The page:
It’s frog dissection day in biology class in the new film The Addams Family. Wednesday Addams thinks she knows what to do. First, she leaps on the table. Then, raising her hands to the sky, she shouts, “Give my creature life!” A device that pulses with electricity now shocks a dead frog waiting to be cut open by the kids’ scalpels. The electricity then bounces from one frog to another. Suddenly, frogs are hopping everywhere — a bit groggy at first, but apparently as alive as ever.
This wild scene isn’t one you’ll be able to recreate on dissection day in your own science class. Electricity can’t jolt the dead back to life. Still, this scene has a lot in common with experiments that happened hundreds of years ago. Back then, scientists were learning how electricity kicks muscles into motion.
Today’s researchers know that electricity can do a lot of amazing things — including help shape the body in the first place.
Skeletal muscles help animals move and breathe. These muscles move because of tension in their fibers. This is called “contraction.” Muscle contractions are triggered by signals that start in the brain. The electrical signals travel down the spinal cord and to the nerves that reach into muscle.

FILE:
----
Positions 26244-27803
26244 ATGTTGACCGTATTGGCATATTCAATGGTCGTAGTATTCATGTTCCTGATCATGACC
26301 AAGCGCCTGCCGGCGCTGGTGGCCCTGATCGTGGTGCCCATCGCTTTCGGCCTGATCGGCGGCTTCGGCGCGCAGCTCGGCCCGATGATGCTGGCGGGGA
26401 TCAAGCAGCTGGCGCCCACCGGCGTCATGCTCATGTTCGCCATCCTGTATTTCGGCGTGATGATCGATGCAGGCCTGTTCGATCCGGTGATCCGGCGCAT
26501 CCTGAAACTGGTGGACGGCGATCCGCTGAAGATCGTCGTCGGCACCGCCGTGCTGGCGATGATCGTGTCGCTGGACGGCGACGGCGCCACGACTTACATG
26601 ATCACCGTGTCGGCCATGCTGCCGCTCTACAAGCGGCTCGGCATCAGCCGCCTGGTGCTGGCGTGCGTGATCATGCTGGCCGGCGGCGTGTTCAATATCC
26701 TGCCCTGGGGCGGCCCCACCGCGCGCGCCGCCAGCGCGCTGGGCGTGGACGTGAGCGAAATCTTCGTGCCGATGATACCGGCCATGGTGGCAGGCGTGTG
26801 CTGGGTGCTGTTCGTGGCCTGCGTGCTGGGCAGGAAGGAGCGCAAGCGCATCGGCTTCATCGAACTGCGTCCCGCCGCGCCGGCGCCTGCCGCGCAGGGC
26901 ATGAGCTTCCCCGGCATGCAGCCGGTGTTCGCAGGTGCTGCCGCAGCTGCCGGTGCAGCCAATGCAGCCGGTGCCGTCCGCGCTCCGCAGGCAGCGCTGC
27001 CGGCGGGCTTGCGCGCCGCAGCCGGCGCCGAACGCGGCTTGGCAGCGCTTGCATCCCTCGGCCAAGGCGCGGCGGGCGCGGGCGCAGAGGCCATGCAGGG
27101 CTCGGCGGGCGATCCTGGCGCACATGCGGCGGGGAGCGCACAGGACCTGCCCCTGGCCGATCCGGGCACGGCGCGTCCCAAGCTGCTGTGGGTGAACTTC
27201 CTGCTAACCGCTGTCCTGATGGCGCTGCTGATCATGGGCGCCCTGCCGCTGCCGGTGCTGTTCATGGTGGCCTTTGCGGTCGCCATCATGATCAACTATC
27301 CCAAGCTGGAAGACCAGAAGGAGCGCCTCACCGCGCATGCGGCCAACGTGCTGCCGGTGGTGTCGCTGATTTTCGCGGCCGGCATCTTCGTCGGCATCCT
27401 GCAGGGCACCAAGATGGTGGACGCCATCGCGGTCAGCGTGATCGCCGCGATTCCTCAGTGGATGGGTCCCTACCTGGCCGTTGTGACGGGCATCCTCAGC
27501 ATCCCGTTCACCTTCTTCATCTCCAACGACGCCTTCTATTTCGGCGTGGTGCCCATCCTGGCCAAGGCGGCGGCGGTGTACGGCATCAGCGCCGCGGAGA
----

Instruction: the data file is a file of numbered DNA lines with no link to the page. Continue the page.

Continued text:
But electric impulses also can come from outside the body. “If you’ve ever shocked yourself on something, your muscles contracted,” explains Melissa Bates. A physiologist at the University of Iowa in Iowa City, she studies how bodies work. Bates focuses on the diaphragm. That’s a muscle that helps mammals breathe.
Shocking a dead frog might make its muscles twitch and get its legs to wiggle. Still, this animal couldn’t hop away, Bates points out. That’s because leg muscles can’t make their own electrical signals.